A qualitative analysis of black and white British women’s attitudes to weight and weight control
Background: Rates of obesity among black African and black Caribbean women in the UK are consistently higher than among white women. Cultural, attitudinal and behavioural differences may contribute to ethnic variation in weight, and the present study aimed to explore attitudes towards weight and weight control among black and white British women using a qualitative approach.
Methods: Ethnically homogeneous focus groups were carried out with 25 white women [mean (SD) body mass index (BMI, kg m–2) = 26 (7.2) kg m–2] and 24 black women [mean (SD) BMI = 29 (6.6) kg m–2]. Women were recruited from London boroughs (Lambeth, Southwark and Croydon) and Guildford, Surrey, and focus groups were conducted in London. Focus groups were recorded and transcribed verbatim, and were analysed using thematic analysis.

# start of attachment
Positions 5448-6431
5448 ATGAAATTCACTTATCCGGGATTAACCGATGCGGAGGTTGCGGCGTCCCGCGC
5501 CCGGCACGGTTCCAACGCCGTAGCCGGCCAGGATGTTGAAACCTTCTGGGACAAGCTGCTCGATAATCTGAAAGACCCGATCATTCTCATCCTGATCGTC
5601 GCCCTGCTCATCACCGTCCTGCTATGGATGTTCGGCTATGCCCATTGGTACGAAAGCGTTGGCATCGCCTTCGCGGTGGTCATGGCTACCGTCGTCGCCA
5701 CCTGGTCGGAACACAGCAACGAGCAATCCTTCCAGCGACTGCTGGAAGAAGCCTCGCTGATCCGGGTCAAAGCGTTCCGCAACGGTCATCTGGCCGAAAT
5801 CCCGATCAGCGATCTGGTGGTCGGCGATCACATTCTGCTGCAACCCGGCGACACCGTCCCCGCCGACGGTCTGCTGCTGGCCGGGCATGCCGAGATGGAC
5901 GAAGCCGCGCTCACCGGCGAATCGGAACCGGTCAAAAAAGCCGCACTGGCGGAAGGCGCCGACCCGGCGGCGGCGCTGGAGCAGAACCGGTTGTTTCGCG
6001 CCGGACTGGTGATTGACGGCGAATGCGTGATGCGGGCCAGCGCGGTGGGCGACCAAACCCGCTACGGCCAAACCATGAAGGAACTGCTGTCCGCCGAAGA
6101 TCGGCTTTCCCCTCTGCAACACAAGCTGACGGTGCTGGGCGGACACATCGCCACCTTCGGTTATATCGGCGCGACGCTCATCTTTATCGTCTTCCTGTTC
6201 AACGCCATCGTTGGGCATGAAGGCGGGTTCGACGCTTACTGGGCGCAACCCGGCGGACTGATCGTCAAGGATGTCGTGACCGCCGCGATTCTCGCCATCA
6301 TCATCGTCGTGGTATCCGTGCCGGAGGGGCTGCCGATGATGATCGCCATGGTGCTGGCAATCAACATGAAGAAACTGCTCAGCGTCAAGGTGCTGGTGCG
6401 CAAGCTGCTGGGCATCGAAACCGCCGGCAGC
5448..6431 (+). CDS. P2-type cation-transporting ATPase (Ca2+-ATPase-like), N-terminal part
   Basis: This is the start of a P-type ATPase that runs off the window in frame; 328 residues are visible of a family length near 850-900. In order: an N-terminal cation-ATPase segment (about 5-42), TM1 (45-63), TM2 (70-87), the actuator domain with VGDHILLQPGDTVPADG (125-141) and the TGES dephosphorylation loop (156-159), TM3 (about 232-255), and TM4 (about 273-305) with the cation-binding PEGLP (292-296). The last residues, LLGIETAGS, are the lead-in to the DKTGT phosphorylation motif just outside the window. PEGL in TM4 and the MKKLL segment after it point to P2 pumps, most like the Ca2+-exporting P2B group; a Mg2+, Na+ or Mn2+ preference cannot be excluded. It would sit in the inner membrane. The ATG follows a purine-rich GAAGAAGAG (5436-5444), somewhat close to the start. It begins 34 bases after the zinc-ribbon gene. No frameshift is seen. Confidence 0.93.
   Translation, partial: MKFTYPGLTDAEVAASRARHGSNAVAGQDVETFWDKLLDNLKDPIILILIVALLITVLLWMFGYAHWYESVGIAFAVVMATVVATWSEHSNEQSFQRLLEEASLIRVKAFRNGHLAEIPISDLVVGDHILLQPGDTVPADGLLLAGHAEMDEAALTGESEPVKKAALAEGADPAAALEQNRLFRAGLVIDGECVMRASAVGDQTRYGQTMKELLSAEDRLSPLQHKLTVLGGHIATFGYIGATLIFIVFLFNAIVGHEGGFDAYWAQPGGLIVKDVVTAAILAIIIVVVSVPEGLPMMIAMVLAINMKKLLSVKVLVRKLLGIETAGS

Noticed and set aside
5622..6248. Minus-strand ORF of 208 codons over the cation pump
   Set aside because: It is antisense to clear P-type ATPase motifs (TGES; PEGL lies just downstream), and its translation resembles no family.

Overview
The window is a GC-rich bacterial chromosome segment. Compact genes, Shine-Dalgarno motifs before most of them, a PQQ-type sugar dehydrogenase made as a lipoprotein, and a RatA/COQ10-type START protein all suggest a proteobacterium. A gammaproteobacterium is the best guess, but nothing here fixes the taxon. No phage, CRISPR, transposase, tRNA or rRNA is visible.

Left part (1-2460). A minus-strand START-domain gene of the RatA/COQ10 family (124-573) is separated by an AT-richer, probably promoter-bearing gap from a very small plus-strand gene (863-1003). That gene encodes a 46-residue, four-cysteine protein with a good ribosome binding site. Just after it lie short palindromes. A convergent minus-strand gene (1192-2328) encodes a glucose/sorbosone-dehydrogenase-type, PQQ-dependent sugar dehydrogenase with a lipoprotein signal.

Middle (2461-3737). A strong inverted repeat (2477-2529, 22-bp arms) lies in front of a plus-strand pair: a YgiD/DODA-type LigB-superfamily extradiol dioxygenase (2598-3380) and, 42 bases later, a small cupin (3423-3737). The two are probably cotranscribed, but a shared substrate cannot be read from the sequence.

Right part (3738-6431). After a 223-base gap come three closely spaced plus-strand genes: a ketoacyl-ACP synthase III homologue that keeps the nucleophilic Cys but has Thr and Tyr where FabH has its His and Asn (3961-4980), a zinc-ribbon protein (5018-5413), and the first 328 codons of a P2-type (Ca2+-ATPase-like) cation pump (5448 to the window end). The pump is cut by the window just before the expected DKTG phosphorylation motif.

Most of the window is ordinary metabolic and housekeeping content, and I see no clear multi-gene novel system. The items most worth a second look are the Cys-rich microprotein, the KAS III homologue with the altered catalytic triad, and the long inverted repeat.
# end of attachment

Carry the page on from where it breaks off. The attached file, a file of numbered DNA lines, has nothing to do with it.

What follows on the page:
Results: All participants had fairly good knowledge of the causes, consequences and treatment of being overweight. However, black women primarily emphasised the health consequences of being overweight, whereas white women were more likely to focus on the perceived social and emotional consequences. White women associated being overweight with negative character traits, whereas black women had a broadly positive attitude towards larger body sizes.
Conclusions: Black women were as well‐informed about the causes and health risks of obesity as white women in this sample of mainly educated, working women, although they were more accepting of larger body sizes and experienced less social pressure to be slim.
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Document Type: Research Article
Affiliations: Epidemiology and Public Health, University College, London, UK
Publication date: 2011-12-01